Beef production is a significant contributor to global climate change. The source of greenhouse gas emissions is primarily due to inputs into the system such as fertilizer and feed. Estimates of greenhouse gas emissions from beef production are highly variable. Globally, livestock contribute 14% to 18% of total greenhouse gas emissions. Beef production alone accounts for a smaller percentage (6%). In the U.S., beef is an even smaller proportion – only 2%.
So why the discrepancy? Greenhouse gas emissions are highly dependent upon the production system. More intensive systems utilizing highly nutritious feeds, high quality animal genetics, and high levels of management such as the U.S. system produce more beef for each unit of input, which drives down the greenhouse gas intensity. The greenhouse gas intensity is the amount of greenhouse gas emissions per unit of output, in this case carcass weight.
Because of the investment in nutritional quality of feed, animal genetics and management practices, the U.S. system has the lowest greenhouse gas intensity of any major beef producing country (Figure 1). The U.S. produces 18% of the world’s beef and only 8% of the world’s greenhouse gas emissions from beef production. In comparison, Brazil produces 14% of the world’s beef and 19% of the world’s greenhouse gas emissions from beef production. The U.S. system has a ratio of 2.2:1 compared with Brazil’s ratio of 0.75:1 of contribution to beef production relative to contribution to beef greenhouse gas emissions. The U.S. production system has the highest ratio of any of the top 10 beef producing countries with Germany having the next closest at 2.0:1.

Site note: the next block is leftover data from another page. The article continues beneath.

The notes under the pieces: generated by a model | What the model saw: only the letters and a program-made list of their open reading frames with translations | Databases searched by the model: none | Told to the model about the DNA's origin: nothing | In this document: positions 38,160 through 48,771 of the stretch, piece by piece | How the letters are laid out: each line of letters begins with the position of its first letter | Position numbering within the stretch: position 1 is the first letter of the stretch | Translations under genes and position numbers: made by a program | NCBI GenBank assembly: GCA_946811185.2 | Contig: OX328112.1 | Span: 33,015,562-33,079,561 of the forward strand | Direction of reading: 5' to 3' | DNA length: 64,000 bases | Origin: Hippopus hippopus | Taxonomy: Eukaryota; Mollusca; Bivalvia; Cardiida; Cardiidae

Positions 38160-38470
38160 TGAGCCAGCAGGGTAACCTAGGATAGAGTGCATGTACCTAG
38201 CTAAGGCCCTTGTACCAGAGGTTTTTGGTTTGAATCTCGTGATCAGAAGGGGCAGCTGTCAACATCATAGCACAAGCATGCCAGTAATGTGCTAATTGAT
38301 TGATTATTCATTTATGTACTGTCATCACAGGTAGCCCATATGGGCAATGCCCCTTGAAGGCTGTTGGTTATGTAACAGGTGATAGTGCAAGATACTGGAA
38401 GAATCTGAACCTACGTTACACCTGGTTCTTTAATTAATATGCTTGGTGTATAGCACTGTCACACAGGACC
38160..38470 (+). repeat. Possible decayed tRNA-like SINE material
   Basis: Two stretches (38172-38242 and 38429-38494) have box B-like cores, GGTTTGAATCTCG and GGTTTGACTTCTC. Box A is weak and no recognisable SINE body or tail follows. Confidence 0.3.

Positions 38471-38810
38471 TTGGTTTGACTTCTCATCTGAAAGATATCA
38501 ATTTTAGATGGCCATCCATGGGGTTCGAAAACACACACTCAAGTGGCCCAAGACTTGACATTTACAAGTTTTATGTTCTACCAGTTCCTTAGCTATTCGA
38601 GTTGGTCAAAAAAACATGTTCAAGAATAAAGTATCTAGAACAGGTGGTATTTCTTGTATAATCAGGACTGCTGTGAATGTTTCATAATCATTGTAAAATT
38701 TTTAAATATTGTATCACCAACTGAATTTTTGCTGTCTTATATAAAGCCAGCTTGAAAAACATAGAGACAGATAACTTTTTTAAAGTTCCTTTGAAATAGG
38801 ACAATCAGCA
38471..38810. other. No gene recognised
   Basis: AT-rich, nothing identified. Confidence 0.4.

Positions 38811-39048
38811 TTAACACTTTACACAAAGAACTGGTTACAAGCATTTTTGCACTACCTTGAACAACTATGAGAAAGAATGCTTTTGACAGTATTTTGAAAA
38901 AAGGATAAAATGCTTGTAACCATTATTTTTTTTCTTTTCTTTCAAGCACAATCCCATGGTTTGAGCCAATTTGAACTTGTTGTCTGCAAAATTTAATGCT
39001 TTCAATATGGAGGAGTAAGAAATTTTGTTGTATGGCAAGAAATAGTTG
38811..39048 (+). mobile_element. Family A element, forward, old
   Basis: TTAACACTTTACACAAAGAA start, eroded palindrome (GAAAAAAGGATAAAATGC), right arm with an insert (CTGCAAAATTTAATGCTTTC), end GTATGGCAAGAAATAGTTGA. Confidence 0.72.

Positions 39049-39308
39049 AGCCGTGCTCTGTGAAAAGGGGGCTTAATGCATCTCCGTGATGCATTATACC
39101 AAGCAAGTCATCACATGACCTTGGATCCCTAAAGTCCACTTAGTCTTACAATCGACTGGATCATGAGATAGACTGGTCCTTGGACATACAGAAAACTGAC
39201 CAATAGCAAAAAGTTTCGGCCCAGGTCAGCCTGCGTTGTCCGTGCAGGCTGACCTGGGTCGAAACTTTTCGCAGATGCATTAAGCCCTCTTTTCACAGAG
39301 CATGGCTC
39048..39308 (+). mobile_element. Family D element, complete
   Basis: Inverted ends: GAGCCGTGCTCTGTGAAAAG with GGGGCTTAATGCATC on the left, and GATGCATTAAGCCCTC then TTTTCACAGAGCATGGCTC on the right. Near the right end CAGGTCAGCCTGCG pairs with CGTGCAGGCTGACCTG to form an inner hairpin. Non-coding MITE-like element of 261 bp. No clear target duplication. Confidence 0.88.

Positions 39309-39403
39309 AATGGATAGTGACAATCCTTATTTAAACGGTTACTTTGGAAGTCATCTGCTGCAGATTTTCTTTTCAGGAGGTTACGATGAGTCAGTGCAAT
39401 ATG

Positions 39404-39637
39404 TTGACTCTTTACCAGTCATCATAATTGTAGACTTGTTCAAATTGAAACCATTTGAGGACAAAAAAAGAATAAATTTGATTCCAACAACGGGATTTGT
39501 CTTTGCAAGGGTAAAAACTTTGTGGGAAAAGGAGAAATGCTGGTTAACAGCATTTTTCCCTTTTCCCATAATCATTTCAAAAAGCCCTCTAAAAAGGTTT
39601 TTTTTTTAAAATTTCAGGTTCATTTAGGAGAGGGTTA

Comparisons among greenhouse gas emission intensities of countries (i.e., production systems) indicates that intensifying the system through improving efficiency should be the goal. A global effort to improve nutritional value of feed, increase cattle genetics for growth and yield, and increase producer education of optimum management practices will have the greatest benefit to sustainable beef production. If the other 9 of the top 10 beef producing countries developed beef production systems similar to the U.S., global greenhouse gas emissions from beef production would be reduced by 22%.